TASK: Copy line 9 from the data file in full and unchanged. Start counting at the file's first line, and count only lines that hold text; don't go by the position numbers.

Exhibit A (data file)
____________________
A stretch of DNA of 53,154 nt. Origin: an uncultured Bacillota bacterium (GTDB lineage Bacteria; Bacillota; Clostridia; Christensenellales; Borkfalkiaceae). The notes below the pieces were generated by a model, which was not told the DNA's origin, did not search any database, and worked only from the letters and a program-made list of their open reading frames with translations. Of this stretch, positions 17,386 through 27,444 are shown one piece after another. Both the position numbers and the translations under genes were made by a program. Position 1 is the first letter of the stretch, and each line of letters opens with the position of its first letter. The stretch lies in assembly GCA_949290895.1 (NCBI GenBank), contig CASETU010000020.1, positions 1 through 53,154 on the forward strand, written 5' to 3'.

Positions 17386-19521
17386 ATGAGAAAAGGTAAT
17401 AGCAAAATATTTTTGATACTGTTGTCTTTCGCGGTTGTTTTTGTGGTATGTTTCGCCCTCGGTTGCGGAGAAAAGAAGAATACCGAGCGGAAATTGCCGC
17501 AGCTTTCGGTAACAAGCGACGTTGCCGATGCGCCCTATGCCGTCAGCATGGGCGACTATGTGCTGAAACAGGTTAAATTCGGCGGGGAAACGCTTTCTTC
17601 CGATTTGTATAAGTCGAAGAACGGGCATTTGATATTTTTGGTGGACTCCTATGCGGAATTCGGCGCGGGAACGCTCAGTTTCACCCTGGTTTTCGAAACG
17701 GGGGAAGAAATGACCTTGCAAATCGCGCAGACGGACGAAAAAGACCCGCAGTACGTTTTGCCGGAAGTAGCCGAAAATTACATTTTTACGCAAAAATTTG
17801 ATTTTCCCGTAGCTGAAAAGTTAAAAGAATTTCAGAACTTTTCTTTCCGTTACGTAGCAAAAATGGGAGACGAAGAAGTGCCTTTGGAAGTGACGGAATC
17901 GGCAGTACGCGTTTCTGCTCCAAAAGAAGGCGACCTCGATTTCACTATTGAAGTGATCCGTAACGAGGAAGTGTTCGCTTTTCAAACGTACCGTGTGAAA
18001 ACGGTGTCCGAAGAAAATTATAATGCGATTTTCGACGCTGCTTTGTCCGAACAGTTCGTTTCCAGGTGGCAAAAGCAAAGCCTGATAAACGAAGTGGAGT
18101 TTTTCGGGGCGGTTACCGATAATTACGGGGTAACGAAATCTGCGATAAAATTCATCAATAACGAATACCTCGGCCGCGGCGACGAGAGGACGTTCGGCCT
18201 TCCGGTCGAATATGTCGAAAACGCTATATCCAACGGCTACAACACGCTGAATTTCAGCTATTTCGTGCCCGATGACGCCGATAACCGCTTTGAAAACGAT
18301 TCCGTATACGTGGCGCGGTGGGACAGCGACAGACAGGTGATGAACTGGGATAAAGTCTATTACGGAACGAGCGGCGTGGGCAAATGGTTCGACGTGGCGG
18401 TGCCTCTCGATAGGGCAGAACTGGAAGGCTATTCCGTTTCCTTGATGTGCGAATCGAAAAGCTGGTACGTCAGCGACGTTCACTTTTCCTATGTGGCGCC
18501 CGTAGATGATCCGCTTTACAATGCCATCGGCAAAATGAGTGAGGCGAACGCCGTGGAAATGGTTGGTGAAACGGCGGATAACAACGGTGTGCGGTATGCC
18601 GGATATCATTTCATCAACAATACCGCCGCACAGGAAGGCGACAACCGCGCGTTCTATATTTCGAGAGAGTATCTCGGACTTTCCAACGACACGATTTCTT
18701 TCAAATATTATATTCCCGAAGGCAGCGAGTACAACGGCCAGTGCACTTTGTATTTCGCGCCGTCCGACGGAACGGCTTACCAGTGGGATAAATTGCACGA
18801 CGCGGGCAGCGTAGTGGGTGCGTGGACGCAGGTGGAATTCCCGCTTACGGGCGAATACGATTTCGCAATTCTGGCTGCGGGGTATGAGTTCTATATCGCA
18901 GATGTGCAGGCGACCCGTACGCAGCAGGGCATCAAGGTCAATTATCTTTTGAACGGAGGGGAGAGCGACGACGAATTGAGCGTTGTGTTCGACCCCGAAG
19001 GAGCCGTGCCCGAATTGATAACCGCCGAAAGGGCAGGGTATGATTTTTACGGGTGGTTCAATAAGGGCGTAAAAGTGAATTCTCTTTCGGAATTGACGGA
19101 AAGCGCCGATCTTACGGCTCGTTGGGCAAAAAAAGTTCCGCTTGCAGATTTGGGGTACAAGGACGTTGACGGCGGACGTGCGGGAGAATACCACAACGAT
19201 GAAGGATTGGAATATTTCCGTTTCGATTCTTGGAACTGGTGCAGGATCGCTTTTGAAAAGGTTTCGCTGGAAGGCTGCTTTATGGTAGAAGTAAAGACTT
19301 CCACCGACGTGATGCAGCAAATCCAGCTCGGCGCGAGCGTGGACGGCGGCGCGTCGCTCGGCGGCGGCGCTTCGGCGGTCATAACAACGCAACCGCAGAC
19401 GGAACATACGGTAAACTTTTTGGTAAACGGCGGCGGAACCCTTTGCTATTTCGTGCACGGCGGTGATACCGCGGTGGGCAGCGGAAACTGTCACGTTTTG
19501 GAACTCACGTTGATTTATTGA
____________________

17901 GGCAGTACGCGTTTCTGCTCCAAAAGAAGGCGACCTCGATTTCACTATTGAAGTGATCCGTAACGAGGAAGTGTTCGCTTTTCAAACGTACCGTGTGAAA